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Review: Public Enemy, Ice Cube and LL Cool J rattle the Mahaffey with rap's boisterous past

Ice Cube reached back to his N.W.A. past for his set, with old-school gangsta tunes like Straight Outta Compton.
Published Jun. 7, 2013

ST. PETERSBURG — With the cranium-rattling levels of bass, chaos and raised-fist rap lyricism filling up the Mahaffey Theater Thursday — De La Soul! Public Enemy! Ice Cube! LL Cool J — it was easy to get seduced by the Kings of the Mic Tour.

A little older, a little thicker, a lot richer, these hip-hop progenitors still possess the sweat, passion, VOLUME to stir the blood, make you feel youthful, unconquerable. They made you feel like it was okay to wear your baseball hat backwards again. Oh yeah, feels good!

Every now and then over the three-hour-plus show, however, the near-capacity crowd of 2,000-some would get knocked back into a 21st century reality. For instance, when PE's Chuck D barked out a ferocious rhyme — and then gave everyone his Twitter address. He even said "Tweet me!" I wasn't sure whether I should fight the power or go cry in the bathroom.

Hey, that's a retro reunion show for you. It was loud and sloppy and silly, and the ferocious societal wallop these guys once delivered has been turned into a feel-good sing-along.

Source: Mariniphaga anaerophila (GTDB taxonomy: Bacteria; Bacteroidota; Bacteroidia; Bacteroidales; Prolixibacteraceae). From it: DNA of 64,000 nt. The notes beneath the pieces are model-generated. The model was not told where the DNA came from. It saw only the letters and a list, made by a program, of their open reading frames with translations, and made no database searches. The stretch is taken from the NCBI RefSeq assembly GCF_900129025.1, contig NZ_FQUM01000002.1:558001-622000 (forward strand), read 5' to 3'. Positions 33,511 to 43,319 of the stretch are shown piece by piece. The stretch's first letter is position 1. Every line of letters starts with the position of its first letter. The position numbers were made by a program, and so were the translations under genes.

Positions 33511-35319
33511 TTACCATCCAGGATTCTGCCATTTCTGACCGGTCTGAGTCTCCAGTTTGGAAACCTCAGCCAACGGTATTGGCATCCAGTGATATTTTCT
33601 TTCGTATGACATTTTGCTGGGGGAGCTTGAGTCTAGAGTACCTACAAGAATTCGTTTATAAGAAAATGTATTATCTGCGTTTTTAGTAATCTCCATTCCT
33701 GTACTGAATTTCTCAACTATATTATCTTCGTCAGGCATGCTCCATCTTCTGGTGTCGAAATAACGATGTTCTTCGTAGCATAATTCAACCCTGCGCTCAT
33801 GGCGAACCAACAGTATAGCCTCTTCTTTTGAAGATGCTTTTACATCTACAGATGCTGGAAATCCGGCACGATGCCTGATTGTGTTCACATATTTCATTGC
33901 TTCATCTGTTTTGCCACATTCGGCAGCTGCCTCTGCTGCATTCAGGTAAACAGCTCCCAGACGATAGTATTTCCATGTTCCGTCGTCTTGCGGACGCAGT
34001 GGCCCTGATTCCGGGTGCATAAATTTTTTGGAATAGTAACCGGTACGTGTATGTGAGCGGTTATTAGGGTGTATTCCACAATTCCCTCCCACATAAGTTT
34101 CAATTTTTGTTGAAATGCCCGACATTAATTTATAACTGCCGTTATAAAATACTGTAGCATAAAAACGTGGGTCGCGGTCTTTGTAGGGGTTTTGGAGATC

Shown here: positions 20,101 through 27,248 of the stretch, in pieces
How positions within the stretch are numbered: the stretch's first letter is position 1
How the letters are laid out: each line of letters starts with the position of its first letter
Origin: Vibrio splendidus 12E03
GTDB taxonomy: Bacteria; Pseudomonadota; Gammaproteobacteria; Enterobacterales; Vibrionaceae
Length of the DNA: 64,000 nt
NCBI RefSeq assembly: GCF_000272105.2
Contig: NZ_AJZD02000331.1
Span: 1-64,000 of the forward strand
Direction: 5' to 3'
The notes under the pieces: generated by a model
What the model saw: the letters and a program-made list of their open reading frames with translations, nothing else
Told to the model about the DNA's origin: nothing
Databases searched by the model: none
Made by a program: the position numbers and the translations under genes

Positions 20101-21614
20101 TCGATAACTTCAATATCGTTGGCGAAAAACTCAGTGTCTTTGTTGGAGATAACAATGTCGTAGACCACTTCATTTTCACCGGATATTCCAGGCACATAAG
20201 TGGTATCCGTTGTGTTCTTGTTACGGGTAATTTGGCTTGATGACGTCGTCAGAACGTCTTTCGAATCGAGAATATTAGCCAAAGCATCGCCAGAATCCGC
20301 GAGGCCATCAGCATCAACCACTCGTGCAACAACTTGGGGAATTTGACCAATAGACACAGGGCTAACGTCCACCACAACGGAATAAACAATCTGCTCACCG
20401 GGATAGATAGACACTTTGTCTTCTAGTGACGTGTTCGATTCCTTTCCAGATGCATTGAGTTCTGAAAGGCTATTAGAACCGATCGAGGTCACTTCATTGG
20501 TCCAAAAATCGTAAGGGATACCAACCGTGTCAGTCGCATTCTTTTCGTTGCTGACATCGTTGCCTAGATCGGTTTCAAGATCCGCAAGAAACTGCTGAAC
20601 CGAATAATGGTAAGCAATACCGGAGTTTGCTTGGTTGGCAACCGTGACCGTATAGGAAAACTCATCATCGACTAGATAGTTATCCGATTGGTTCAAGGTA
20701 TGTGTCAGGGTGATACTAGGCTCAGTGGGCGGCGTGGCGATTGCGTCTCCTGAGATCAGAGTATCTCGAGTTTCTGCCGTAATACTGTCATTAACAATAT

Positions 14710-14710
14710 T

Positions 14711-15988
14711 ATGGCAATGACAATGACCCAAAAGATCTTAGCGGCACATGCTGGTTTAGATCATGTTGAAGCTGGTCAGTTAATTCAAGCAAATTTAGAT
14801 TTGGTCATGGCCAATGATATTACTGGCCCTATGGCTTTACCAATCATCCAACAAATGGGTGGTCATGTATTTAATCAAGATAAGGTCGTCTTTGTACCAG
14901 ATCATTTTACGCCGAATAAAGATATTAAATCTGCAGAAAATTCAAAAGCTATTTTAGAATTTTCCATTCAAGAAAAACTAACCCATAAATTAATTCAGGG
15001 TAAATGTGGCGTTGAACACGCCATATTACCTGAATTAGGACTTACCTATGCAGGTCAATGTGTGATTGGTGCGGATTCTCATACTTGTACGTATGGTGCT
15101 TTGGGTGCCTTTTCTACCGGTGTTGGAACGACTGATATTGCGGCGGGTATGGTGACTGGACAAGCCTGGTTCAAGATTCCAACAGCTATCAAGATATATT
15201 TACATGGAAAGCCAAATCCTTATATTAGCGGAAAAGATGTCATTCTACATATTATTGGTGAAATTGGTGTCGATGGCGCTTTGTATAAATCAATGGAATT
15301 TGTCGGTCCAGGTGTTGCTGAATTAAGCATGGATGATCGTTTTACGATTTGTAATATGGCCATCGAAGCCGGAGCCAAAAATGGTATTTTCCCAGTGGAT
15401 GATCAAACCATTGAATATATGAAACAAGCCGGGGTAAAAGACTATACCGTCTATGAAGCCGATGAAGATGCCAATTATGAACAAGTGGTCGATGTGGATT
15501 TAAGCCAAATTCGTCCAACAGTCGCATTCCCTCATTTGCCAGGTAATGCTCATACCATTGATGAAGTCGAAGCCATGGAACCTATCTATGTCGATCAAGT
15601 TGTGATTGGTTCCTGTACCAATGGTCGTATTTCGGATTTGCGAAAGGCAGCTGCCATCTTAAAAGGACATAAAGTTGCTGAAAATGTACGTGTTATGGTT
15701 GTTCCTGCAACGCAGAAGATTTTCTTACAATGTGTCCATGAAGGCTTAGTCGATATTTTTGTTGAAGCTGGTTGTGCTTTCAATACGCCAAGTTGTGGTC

But hey, these are darn good songs to sing along to. Give me PE's thunderous Can't Truss It — quite possibly the most insane jam the Mahaffey has hosted — over most of today's pretty rap. (Kids, get off my lawn, right? Rap is always more meaningful when you're 18 years old.)

The trio of De La Soul smartalecks are still nimble, and the show had its first gloriously transcendent high when, at the end of their short set, they launched into Me, Myself and I.

Backed by a full band, a DJ and a small army, PE was next, with Chuck D and notorious clock-wearer Flavor Flav — both in their early 50s and recent inductees into the Rock and Roll Hall of Fame — refusing to act their age. The volume was way too pumped, and their powerful words were buried under needless boom. But it wasn't hard singing along to 911 Is a Joke (Flav doing his squirmy spaz dance, natch), Bring the Noise and Don't Believe the Hype.

Long before he was considered family entertainment, Ice Cube was the most incendiary mouthpiece in music, the most dangerous man in the most awesomely dangerous band on the planet: N.W.A. He's not as fearsome at 43, but he still has the gift of those naturally arched eyebrows, which make him look like he's about to slug someone. His set was compact and hard, old-school gangsta, opening with Natural Born Killaz. Cube showed his melodic side on Check Yo Self ("Cuz shotgun bullets are bad for your health") then caused a minor riot with N.W.A.'s Straight Outta Compton.

Closer LL Cool J (aka 45-year-old James Todd Smith) is also a household name and multi-hyphenate: movies, TV, licking his lips as host of the Grammys. But let it be known the man responsible for Mama Said Knock You Out and Going Back to Cali is still a pugilistic MC. Backed by DJ Z-Trip, LL made sure his vocal was high and mighty during his hit-packed set. For all his Hollywood trappings these days, his performance was in-your-face and unfettered, including a haymaker version of I'm Bad. Call me crazy, but LL and Cube and PE sell their boasts better as middle-aged survivors. All hail the Kings — they've earned the title.

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